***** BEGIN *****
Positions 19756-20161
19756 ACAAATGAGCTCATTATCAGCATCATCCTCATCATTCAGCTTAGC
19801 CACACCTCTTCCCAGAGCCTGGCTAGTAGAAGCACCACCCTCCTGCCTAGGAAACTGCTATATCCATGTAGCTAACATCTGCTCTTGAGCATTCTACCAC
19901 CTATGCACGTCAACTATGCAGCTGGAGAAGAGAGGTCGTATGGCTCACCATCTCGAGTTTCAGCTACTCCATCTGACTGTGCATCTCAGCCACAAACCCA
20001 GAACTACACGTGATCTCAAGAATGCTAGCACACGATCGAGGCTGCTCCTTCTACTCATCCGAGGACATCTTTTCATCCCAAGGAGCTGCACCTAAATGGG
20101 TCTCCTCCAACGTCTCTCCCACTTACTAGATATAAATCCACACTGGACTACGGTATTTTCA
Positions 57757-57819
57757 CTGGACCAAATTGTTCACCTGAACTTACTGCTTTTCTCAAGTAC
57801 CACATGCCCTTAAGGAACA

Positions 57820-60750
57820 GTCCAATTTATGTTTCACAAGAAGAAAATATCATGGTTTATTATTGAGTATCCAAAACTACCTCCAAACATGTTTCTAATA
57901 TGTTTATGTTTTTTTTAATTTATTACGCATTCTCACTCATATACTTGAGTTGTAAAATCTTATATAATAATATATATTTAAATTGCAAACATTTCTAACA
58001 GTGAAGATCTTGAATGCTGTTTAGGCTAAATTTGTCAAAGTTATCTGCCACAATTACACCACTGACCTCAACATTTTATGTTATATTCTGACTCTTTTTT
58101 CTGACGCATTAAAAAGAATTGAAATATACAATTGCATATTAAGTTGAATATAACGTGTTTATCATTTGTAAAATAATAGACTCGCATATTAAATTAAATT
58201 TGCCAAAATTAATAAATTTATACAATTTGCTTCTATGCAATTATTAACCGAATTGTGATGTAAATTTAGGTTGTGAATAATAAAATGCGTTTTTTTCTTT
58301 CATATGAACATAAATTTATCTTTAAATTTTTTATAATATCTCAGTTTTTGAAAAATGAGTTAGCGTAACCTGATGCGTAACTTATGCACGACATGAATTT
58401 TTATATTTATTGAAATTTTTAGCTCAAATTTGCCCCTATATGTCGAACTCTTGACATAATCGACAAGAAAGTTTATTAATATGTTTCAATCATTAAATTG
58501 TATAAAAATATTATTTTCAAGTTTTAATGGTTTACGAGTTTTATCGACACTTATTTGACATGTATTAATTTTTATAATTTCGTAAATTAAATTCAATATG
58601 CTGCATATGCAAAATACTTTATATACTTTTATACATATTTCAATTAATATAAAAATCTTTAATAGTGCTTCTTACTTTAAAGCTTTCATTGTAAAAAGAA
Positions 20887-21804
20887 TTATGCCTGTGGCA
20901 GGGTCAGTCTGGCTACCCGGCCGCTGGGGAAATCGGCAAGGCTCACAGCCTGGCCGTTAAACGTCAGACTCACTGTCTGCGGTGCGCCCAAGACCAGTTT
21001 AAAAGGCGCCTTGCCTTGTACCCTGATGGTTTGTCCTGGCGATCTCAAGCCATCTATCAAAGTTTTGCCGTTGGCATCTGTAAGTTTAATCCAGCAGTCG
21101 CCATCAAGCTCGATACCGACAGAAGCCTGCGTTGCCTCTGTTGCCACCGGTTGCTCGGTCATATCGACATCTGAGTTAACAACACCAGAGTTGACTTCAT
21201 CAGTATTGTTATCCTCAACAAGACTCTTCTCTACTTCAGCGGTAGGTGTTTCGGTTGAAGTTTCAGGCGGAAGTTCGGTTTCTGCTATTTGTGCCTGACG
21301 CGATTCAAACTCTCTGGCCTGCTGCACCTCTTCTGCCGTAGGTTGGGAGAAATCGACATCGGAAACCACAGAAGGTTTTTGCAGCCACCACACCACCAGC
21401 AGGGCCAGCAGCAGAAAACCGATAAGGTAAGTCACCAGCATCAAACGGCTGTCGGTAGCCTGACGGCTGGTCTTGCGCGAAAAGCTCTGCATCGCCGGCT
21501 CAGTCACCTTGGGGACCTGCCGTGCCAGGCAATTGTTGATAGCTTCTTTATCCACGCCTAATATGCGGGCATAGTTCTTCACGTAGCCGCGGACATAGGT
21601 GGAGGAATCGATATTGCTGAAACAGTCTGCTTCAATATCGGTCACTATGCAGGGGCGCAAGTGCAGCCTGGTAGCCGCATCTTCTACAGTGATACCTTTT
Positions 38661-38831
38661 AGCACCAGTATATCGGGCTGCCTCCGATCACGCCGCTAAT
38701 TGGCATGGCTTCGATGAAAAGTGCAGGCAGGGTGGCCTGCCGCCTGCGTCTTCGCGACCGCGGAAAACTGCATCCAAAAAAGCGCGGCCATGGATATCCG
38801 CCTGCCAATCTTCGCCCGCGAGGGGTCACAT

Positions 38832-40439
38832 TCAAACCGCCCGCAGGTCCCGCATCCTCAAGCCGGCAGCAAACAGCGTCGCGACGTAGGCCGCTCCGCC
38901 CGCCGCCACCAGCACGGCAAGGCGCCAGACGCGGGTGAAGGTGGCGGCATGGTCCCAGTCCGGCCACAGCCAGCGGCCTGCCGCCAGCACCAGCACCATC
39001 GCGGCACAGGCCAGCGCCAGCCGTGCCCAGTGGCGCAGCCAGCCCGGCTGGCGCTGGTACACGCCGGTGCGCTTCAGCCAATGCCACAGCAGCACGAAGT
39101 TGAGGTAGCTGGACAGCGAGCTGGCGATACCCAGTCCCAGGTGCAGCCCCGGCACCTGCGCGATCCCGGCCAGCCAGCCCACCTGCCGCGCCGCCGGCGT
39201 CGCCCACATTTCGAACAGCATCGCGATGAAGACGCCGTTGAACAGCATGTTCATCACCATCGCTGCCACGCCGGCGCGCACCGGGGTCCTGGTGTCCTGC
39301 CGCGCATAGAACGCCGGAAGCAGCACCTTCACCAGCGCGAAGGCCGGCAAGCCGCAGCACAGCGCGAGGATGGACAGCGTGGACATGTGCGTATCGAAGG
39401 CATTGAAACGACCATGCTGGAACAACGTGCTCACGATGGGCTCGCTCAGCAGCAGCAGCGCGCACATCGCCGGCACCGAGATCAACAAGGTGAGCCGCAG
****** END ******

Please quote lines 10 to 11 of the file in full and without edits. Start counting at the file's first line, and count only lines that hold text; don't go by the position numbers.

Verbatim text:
Positions 57820-60750
57820 GTCCAATTTATGTTTCACAAGAAGAAAATATCATGGTTTATTATTGAGTATCCAAAACTACCTCCAAACATGTTTCTAATA